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Apostolic Faith Mission

In April of 1906, a small group of interdenominational people arranged for prayer meetings in a home located on Bonnie Brae Street in Los Angeles. Their purpose was to seek for the infilling of the Holy Spirit, having heard of this Pentecostal experience being received by believers in the midwest. When a number received this experience, the word spread, and shortly the meetings were transferred to larger quarters in an old Methodist church on Azusa Street.

Among those attending the meetings on Azusa Street was Florence L. Crawford, a Methodist laywoman. There she received the experience of sanctification and the power of the Holy Spirit. At her baptism in the Holy Spirit, she related that God “permitted me to speak in the Chinese tongue, which was understood by a Christian Chinese who was present.” She also testified to receiving a miraculous healing of her eyes, which had been damaged by spinal meningitis.

A dynamic woman, Crawford entered wholeheartedly into evangelistic work, assisting mission leader William J. Seymour. Thousands of inquiries had begun coming in from people who wanted to know more about the Pentecostal outpouring, so Crawford began putting the record of what was being said in the meetings into a newspaper format. The publication was called The Apostolic Faith.

In addition to her efforts in the publishing work, Crawford felt God’s call to travel beyond the boundaries of Los Angeles with the Pentecostal message. Her first ministries were along the West Coast where she worked as an itinerant home missionary. In December of 1906, she made her initial visit to Portland, Oregon, where she had been invited to preach in an independent church on Second and Main Street. Subsequently, the pastor of that church offered her his pulpit permanently, and in 1908, Crawford moved to Portland. The Azusa Street ministry turned over the responsibility of publishing The Apostolic Faith paper to her, so she and her co-worker, Clara Lum, brought that work to Portland with the blessing of the Azusa Street ministry. The publication continued uninterrupted, with the final edition from Los Angeles being printed in June, 1908, and the first edition from Portland coming out in July-August, 1908.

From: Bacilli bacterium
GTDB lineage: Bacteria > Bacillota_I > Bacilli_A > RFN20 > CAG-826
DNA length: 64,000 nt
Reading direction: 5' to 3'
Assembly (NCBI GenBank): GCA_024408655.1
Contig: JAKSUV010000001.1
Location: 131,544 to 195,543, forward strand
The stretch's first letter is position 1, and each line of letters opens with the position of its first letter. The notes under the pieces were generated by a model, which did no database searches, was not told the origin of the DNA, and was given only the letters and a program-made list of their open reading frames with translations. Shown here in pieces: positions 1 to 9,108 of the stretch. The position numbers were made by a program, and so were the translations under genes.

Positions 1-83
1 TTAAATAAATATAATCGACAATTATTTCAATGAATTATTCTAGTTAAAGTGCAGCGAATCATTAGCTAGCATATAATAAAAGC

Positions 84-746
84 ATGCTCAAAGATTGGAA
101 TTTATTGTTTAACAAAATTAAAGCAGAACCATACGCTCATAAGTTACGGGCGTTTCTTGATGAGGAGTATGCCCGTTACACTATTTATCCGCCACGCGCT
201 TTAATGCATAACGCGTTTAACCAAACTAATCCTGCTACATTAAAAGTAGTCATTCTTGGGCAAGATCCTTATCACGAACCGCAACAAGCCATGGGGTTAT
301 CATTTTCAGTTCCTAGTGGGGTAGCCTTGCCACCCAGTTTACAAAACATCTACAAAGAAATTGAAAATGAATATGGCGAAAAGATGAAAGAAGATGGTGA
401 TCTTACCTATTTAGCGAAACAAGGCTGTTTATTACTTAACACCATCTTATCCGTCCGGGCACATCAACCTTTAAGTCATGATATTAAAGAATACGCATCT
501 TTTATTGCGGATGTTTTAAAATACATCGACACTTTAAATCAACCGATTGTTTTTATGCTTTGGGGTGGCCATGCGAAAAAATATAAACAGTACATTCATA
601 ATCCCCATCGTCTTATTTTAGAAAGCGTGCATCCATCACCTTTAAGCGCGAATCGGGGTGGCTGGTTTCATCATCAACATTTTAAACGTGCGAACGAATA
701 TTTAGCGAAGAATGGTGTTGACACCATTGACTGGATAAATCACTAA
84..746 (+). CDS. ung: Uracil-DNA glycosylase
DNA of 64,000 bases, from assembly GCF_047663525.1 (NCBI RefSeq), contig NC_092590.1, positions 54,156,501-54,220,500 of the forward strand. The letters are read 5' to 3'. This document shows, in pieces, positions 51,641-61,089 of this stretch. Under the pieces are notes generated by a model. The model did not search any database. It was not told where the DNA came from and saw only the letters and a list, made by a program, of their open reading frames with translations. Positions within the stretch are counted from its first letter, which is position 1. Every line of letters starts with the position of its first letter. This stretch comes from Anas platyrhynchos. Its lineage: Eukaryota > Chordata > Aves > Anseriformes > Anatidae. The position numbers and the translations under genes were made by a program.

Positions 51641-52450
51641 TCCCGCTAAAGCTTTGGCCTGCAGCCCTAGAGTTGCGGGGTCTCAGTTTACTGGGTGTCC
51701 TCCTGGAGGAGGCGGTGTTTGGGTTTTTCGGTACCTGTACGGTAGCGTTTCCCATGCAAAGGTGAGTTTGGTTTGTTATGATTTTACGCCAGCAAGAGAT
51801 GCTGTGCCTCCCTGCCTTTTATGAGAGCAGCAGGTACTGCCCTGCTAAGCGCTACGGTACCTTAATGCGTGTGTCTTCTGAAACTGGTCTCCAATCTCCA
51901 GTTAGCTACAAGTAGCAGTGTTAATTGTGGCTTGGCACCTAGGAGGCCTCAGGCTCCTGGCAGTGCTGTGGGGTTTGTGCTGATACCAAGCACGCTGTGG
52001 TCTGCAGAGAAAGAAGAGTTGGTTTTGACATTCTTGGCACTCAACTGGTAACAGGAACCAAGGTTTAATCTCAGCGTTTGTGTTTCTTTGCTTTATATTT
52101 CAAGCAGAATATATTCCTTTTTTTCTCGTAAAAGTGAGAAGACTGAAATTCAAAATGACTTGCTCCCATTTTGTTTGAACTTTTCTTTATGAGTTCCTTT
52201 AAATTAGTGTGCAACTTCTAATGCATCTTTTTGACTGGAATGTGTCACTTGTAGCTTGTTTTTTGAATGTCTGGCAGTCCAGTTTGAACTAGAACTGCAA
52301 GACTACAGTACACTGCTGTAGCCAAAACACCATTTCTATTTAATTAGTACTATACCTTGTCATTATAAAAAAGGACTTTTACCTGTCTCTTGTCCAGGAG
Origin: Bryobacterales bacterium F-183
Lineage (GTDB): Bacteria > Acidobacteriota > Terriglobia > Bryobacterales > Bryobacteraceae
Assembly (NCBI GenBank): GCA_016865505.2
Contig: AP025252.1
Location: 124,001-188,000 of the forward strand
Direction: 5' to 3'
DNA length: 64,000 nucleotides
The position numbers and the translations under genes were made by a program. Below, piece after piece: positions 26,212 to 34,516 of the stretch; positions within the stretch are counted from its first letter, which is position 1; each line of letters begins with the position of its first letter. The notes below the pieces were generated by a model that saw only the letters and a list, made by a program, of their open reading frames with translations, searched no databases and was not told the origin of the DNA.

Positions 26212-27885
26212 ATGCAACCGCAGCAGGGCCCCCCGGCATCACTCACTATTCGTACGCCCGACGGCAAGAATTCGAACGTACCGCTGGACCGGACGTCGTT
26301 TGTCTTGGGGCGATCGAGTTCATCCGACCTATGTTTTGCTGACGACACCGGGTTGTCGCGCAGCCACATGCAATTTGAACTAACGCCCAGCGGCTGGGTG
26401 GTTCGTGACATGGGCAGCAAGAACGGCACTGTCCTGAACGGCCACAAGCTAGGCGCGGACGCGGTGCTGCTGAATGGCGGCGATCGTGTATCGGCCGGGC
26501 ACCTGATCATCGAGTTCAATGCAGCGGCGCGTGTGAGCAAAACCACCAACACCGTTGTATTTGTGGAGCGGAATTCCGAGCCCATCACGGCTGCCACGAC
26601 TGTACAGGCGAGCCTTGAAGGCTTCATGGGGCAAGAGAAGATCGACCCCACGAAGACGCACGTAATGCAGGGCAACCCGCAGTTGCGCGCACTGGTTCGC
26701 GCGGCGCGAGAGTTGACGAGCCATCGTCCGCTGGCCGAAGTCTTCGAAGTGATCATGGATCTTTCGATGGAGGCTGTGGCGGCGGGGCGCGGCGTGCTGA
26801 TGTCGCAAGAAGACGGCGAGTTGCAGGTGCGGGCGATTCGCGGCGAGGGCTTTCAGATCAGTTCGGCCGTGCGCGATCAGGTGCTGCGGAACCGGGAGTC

Portland was established as the headquarters of the growing movement. In 1922, the headquarters building, a landmark in downtown Portland, was erected. A large neon sign with the message "Jesus the Light of the World,” first displayed in 1917, was transferred to the new structure.

Through the years, the Apostolic Faith work has maintained the doctrines outlined in the first editions of the Apostolic Faith papers printed in 1906. As a Trinitarian and fundamental church, their doctrinal position centers on a belief in a born-again experience, supports the Wesleyan teaching of holiness, and stresses the need of sanctified believers to receive the Pentecostal experience of the baptism of the Holy Spirit. They hold to the Armenian teaching of salvation rather than the Calvinistic belief of predestination and eternal security.

The church is governed by a board of five trustees headed by a Superintendent General, with Rev. Darrel Lee currently serving in that position. Both home and foreign missions have emerged on a large scale, with works in Africa, Asia, the West Indies, and Europe. The largest mission field is in Nigeria, where there are approximately 20,000 members. Each local congregation is under and leadership and direction of the international headquarters work in Portland.

Membership: In 1997 the church reported approximately 4,000 members, in 50 congregations with 160 ministers in the United States, and 10 congregations and 25 ministers in Canada. There are approximately 50,000 members in foreign lands. Membership is only an estimate; the church counts those who regularly attend as members.

Periodicals: Higher Way; The Light of Hope

Website: http://www.apostolicfaith.org



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